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CSAC overhauls weight cutting procedures, bans fighter dehydration

Stephen R. Sylvanie-USA TODAY Sports

California State Athletic Commission (CSAC) promised it was going to employ measures to combat extreme weight cutting when it gathered for a special summit last December in Los Angeles. The end goal is to prevent an athlete from dying as a result of dehydration.

It happens.

To that end, CSAC handed down emergency regulations on Tuesday (Feb. 2, 2016), which could take effect as soon as March 1. In addition to a ban on intravenous re-hydration, already implemented by United States Anti-Doping Agency (USADA), the commission will also disallow extreme weight cuts.

MMA Fighting explains how the "trial basis" will unfold:

Under the package, CSAC will now have the ability to collect urine samples from fighters for specific gravity tests, which detect proper hydration. If a fighter cannot pass that test, he or she will be given two to three hours to properly hydrate. If he or she still cannot pass the specific gravity test, the bout will be off. If severe dehydration is verified by a physician, CSAC now has the ability to not approve a fighter to compete in that weight class in the future.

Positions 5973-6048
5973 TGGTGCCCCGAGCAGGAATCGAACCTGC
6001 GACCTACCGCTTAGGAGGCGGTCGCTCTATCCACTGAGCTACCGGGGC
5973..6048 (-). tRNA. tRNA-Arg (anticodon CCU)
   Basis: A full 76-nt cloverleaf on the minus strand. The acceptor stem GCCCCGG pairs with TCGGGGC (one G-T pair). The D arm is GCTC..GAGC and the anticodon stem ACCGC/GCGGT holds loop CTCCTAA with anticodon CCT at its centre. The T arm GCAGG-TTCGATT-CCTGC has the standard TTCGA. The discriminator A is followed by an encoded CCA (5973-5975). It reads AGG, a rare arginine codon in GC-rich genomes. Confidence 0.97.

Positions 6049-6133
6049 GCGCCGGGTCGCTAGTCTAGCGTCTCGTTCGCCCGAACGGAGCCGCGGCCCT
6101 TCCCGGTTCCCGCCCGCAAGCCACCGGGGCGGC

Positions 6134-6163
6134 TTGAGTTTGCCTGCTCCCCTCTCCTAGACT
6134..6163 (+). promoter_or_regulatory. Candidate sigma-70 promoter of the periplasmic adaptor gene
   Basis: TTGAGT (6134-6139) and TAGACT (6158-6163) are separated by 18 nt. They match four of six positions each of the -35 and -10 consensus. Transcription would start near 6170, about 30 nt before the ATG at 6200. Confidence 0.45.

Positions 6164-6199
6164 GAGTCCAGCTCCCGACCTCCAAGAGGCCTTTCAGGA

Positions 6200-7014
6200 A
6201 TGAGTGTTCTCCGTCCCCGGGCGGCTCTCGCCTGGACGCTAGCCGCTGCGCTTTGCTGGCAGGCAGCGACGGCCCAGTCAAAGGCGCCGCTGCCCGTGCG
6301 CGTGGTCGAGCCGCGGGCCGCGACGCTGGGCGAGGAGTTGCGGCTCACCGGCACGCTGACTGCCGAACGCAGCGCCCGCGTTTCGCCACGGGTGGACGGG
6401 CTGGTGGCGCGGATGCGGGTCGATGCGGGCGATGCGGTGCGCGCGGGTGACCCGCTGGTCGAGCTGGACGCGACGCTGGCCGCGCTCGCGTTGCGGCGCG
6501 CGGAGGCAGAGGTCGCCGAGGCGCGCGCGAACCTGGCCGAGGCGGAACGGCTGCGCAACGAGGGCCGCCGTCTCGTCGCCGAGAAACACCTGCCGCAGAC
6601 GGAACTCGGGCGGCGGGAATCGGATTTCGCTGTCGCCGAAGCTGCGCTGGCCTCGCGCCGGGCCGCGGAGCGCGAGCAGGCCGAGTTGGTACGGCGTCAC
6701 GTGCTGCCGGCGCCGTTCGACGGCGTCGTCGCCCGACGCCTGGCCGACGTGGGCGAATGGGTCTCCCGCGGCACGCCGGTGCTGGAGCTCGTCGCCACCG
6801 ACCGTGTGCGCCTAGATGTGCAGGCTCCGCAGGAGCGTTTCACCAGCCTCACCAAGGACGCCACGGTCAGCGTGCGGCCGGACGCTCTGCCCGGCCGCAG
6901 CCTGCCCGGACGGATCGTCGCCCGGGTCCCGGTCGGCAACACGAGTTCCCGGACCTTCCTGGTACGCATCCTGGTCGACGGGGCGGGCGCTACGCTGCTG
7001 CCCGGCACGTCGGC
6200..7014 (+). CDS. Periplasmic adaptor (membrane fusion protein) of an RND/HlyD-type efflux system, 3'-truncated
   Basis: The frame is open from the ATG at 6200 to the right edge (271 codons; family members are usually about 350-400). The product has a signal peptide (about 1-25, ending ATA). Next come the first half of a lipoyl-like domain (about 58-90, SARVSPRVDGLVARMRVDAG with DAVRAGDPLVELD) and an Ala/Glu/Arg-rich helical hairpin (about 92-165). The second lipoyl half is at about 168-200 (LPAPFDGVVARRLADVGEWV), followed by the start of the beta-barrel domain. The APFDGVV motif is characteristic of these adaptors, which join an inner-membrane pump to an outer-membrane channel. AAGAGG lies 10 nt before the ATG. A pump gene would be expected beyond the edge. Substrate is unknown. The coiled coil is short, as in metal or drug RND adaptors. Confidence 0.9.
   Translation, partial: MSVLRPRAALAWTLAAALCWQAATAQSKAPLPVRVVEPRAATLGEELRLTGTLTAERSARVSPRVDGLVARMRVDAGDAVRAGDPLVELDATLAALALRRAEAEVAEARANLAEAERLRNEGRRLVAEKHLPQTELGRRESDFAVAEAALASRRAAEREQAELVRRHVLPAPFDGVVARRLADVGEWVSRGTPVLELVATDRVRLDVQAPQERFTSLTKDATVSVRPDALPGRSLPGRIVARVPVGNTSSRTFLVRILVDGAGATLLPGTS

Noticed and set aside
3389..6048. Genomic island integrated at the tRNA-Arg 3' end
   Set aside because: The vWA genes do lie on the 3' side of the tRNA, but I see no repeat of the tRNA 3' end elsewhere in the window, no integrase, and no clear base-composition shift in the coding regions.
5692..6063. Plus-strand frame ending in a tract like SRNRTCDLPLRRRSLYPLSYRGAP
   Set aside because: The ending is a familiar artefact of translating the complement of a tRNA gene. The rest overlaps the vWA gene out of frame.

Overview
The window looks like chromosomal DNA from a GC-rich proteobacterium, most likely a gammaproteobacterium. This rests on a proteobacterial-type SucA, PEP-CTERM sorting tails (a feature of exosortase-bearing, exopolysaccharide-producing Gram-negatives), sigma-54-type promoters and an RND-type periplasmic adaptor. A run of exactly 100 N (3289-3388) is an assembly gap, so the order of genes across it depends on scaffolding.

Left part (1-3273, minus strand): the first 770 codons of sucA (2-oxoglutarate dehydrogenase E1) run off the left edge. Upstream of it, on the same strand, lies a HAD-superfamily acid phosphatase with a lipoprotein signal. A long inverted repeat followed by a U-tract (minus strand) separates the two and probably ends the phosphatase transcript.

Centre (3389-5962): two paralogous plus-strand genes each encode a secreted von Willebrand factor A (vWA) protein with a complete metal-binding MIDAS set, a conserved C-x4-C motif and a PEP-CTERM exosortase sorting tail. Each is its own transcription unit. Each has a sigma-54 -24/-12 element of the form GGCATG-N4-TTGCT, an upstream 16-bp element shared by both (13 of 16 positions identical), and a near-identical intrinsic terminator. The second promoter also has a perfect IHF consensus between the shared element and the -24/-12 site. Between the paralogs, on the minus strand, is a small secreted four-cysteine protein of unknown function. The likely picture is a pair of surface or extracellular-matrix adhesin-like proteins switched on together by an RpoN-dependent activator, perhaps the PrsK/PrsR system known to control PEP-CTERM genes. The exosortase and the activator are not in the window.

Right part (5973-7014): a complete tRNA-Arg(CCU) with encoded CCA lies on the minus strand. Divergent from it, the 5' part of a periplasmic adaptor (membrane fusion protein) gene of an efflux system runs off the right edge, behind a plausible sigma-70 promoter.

Extreme weight cuts have been linked to concussions, traumatic brain injury, susceptibility to knockouts, and poor performance, according to the report.

ONE Championship eliminated weight cuts for its mixed martial arts (MMA) events late last year, following the death of flyweight prospect Yang Jian Bing (more on that here). It will be interesting to see what happens if and when Ultimate Fighting Championship (UFC) returns to California.

Especially considering its biggest star hails from "The Golden State" -- and also cuts a significant amount of weight.

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